We also got to spend New Years in Florida and spending it with a group of people I've come to cherish so much made me incredibly thankful for the opportunities being a member of the marching band has given me. This trip was the last time I performed with that group and it was incredibly bittersweet. But what a great way to end it. Only thing that could've made it better would have been if our football team had won the game. Ah well. 

Citrus Bowl Stadium

All the amazing Gopher fans who came out to cheer on the team.

But now it's back to reality and, thankfully, I still have until the 20th off of school, meaning I'm back home in the Upper Peninsula for a while to enjoy my last winter break ever. It may be cold here, but spending time at home is worth it regardless of weather. 

Thursday, December 25, 2014

Happy Holidays!


Merry Christmas and Happy Holidays to anyone out there reading this. I hope your holidays were merry and bright! Sadly, here in Minnesota, our Christmas wasn't very white. We usually have a good amount of snow by now, but a warm weekend after a few weeks of now snow left us with dull browns and greens. Thankfully, that meant no ice for those who were out and about on the holidays to skid and slip on. I'm sure there were a lot less car accidents and sprained accidents because it was so dry.

I'm back in Minnesota for the time being as I've been spending Christmas with my mom's side of the family. I also get the awesome opportunity to fly down to Orlando, Florida for the Buffalo Wild Wings Citrus Bowl soon! It'll be my last bowl game trip with the Minnesota Marching Band and I'm SO PUMPED that we get to go somewhere warm and exciting. Hopefully the Gophers can pull off the win over Mizzou. That would just be the icing on the cake. Once I'm back from that, I'll spend a good amount of the month of January back home in Michigan before finally coming back to Minnesota for my last semester of college.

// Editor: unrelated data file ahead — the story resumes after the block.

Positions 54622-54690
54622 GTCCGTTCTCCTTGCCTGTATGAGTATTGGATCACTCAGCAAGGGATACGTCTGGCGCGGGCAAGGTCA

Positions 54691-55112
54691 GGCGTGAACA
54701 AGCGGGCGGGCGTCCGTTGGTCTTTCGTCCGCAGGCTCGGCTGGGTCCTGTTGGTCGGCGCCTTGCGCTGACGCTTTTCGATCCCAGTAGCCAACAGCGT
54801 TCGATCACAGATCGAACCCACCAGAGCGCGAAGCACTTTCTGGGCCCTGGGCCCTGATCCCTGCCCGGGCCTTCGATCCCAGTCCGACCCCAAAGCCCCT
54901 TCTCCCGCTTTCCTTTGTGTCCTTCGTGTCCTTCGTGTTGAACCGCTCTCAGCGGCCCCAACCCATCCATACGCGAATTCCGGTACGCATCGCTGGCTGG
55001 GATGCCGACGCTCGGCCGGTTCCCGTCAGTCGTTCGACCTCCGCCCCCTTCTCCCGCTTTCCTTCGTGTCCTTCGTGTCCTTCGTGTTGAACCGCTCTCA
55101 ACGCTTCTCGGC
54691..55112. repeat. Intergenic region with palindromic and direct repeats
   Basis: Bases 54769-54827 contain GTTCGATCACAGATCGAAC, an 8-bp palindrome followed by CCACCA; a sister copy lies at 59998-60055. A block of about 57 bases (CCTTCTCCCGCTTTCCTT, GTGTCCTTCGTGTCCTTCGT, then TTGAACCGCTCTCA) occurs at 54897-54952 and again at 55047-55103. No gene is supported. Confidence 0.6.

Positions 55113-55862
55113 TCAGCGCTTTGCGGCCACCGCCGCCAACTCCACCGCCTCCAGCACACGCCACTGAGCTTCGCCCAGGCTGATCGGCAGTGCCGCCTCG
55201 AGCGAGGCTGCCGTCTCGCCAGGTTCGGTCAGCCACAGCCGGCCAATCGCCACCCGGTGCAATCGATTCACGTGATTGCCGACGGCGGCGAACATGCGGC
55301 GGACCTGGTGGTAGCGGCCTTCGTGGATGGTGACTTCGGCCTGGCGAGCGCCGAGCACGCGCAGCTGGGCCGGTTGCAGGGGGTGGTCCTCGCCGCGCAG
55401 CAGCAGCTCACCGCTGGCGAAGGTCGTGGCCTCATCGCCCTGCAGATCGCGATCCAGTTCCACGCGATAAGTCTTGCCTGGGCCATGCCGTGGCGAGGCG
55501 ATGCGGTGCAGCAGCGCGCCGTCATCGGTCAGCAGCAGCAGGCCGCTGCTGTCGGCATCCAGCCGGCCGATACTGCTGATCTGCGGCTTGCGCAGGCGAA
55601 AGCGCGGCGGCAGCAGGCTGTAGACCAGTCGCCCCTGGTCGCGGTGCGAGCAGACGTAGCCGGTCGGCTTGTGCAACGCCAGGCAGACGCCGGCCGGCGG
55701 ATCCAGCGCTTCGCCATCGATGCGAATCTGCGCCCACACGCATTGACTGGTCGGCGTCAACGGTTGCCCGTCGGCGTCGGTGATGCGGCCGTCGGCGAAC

I try not to think about next semester too much. It kind of ruins vacation when I worry about school too much. I think being busy during school makes it really hard for my brain to "turn off" during vacation, so I always feel like I need to be doing something. I have to sort of train myself to turn my brain off sometimes. I think that is going to be one of my New Year's resolutions is to learn how to just stop and chill out. It'll probably help my sanity in the long run, especially as I come up on college graduation.

Since I probably won't post again until after the New Year, I hope everyone has a lovely New Year's Eve!

Friday, December 19, 2014

Winter Wonderland

It's great being back home in Michigan's Upper Peninsula especially because when it snows, it actually retains the look of a winter wonderland for a while. Minnesota is blustery, knocking snow off the trees soon after a storm, if not during. And living in a city means that things are brown and slushy almost instantly after a new snowfall. Not so at my house. Snow looks like it's supposed to. Pristine and beautiful.